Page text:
The first prerequisite is that the client must have provided information to the third party, rather than the third party providing its own information. Thus, the privilege will not apply where the attorney consults the third party to obtain information the client did not have, see United States v. Ackert, 169 F.3d 136, 139-40 (2d Cir. 1999), or employs the third party to gather data through studies and observations of the physical conditions at a client’s site, rather than through client confidences, see Occidental Chem. Corp. v. OHM Remediation Servs. Corp., 175 F.R.D. 431, 437 (W.D.N.Y. 1997) (citing United States Postal Serv. v. Phelps Dodge Refining Corp., 852 F. Supp. 156, 162 (E.D.N.Y. 1994)).

The second prerequisite is that the client must have sought legal advice as opposed to some other kind of advice or information. See United States v. Adlman, 68 F.3d 1495, 1500 (2d Cir. 1995) (holding that the privilege does not extend to a third party where the client was really seeking accounting advice, not legal advice); United States v. Bornstein, 977 F.2d 112, 117 (4th Cir. 1992) (explaining that the key inquiry is whether the primary purpose of third party accounting services was to allow the attorney to give legal advice); Kovel, 296 F.2d at 922 (“What is vital to the privilege is that the communication be made in confidence for the purpose of obtaining legal advice from the lawyer.”). Footnote

Finally, the third prerequisite is that in order to provide that legal advice, the attorney needed the services of the third party—often described in terms of a need for the third party to “translate” technical or complex information. See Kovel, 296 F.2d at 921-22 (privilege applies only if the third party’s services were “necessary, or at least highly useful, for the effective consultation between the client and the lawyer”); Cote, 456 F.2d at 144 (describing test as “whether the [third party’s] services are a necessary aid to the rendering of effective legal services to the client”); see also United States v. ChevronTexaco Corp., 241 F. Supp. 2d 1065, 1072 (N.D. Cal. 2002) (finding that third party assistance must be “necessary to effectuate the client’s consultation”). Indeed, the Second Circuit has described the third party’s role as that of a “translator or interpreter” who serves to “improve the comprehension of the communications between attorney and client.” Ackert, 169 F.3d at 139-40. Footnote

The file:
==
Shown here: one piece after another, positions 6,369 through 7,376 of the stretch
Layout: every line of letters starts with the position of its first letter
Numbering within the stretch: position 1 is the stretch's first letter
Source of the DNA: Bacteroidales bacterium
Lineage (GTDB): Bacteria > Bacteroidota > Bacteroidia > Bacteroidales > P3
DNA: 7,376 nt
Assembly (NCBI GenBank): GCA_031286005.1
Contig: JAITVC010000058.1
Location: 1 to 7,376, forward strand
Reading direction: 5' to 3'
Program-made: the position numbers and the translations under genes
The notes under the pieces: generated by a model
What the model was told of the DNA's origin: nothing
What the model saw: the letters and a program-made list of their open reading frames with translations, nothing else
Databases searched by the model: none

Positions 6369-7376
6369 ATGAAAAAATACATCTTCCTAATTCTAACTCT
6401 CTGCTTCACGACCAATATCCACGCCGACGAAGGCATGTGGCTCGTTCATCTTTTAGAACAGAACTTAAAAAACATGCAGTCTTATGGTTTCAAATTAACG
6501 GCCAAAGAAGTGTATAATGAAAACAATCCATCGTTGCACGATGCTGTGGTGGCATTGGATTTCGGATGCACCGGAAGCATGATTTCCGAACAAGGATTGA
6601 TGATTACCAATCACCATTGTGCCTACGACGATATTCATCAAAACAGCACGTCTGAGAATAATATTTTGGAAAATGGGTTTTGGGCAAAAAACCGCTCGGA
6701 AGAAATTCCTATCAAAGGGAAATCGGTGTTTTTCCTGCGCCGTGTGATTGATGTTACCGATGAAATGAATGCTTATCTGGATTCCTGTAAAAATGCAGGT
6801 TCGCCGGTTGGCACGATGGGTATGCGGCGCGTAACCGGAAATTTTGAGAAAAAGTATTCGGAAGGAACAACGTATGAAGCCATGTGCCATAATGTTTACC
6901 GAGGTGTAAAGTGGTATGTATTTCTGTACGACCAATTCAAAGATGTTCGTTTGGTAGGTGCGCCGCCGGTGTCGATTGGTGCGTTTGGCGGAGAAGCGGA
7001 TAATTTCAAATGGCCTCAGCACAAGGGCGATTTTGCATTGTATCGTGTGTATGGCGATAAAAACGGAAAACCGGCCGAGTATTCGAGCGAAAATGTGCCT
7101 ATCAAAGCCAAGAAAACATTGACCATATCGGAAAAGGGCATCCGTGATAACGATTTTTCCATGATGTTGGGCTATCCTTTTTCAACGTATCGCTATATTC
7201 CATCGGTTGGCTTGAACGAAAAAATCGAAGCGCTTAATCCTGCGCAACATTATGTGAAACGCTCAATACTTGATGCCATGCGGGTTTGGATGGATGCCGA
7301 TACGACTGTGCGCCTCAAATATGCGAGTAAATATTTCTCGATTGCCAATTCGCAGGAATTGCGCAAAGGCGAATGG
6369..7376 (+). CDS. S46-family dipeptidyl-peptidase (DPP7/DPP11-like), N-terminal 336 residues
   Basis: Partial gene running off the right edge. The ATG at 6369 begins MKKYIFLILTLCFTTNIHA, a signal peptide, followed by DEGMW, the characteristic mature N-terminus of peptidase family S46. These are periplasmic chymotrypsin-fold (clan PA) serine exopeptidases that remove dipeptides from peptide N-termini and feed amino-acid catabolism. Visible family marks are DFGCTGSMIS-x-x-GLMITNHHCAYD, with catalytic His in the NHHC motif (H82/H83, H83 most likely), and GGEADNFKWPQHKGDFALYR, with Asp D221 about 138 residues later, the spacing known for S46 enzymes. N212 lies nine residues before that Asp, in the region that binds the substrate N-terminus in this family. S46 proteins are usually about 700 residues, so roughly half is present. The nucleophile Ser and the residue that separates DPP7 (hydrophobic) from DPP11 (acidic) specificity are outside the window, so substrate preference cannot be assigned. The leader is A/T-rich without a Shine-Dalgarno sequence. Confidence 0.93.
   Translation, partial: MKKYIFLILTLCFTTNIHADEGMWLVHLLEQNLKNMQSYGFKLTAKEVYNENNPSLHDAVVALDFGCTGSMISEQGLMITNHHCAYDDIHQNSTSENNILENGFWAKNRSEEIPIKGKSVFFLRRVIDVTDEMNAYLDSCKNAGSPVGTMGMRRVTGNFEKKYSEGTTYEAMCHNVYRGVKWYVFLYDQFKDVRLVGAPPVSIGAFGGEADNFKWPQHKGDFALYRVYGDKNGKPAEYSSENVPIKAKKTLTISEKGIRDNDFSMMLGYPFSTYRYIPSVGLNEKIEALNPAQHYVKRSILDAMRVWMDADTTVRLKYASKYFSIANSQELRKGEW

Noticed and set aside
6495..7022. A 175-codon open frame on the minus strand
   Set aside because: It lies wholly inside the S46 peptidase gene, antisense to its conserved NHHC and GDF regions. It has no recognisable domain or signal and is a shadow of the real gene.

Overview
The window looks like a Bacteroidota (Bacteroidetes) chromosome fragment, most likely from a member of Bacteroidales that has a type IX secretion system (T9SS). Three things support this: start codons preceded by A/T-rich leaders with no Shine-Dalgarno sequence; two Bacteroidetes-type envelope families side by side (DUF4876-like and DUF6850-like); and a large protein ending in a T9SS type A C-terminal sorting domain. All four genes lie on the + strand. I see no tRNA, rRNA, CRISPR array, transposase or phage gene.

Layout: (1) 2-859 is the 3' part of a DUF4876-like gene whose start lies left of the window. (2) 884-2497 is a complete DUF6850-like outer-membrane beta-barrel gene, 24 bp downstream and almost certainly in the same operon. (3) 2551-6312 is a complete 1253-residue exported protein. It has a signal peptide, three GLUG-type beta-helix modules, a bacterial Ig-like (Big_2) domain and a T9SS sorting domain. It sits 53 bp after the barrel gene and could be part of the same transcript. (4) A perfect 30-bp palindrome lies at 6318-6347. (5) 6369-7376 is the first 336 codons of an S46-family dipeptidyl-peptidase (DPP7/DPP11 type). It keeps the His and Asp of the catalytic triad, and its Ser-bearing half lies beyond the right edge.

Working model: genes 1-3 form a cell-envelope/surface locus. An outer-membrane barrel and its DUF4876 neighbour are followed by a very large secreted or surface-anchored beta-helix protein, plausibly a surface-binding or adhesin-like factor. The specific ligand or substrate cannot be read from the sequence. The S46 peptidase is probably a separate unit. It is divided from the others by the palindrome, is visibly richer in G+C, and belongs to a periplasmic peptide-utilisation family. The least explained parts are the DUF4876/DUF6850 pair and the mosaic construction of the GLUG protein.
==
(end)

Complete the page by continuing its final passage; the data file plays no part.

In sum, whether Delek has demonstrated that the privilege applies in the instant case depends on (1) whether PSRG obtained the information addressed in the Report from Delek or, instead, gathered it itself, (2) whether Delek sought legal advice (such as advice regarding an issue of regulatory interpretation) rather than technical advice, and (3) whether Delek’s attorneys needed PSRG to “improve” their comprehension of information provided by Delek so they could effectively provide legal advice to their client. After reviewing the Report in camera and making these determinations, the judge must assess whether the record establishes that the attorney-client privilege protects the Report in its entirety, in part, or not at all. FootnoteIf the judge finds that the record is insufficient to make the requisite determinations, the privilege cannot apply. See TRW, 628 F.2d at 213 (holding that where the proponent of the privilege has not provided the court “with sufficient facts to state with reasonable certainty that the privilege applies, the burden is not met”). Accordingly, we direct the judge to reconsider this issue in a manner consistent with this opinion. Footnote




Thomasina V. Rogers





Cynthia L. Attwood

Dated:July 11, 2011Commissioner



United States of America


1924 Building - Room 2R90, 100 Alabama Street, S.W.

Atlanta, Georgia 30303-3104


Secretary of Labor,





OSHRC Docket No. 09-0844

Delek Refining, Ltd.,






UAW, Local 202, District 13,


          Authorized Employee Representative.





              After further review of all cases cited by both parties and additional legal arguments, respondent’s motion for reconsideration and its motion for stay are DENIED.


              SO ORDERED:



Date:                                                                                                         December 10, 2010                                                                    Judge Stephen J. Simko, Jr.

                                                                                                                   1924 Building, Suite 2R90

                                                                                                                   100 Alabama Street, S.W.

                                                                                                                   Atlanta, Georgia 30303-3104

                                                                                                                   Phone (404) 562-1640 Fax (404) 562-1650





This order has been sent to:


For the Secretary of Labor:

U.S. Department of Labor

Office of Solicitor

525 Griffin Street, Room 501

Dallas, TX 75202-5001

Attn: Dolores G. Wolfe, Esq.


For the Employer:

Mark S. Dreux, Esq.

Arent Fox

1050 Connecticut Avenue, NW

Washington, DC 20036


For the Affected Employee:

Richard Wixon, President

Kim Nibarger

Safety & Health Specialist

The United Steelworkers

Local Union 202, District 13

Five Gateway Center, Room 902

60 Boulevard of the Allies

Pittsburgh, PA 15222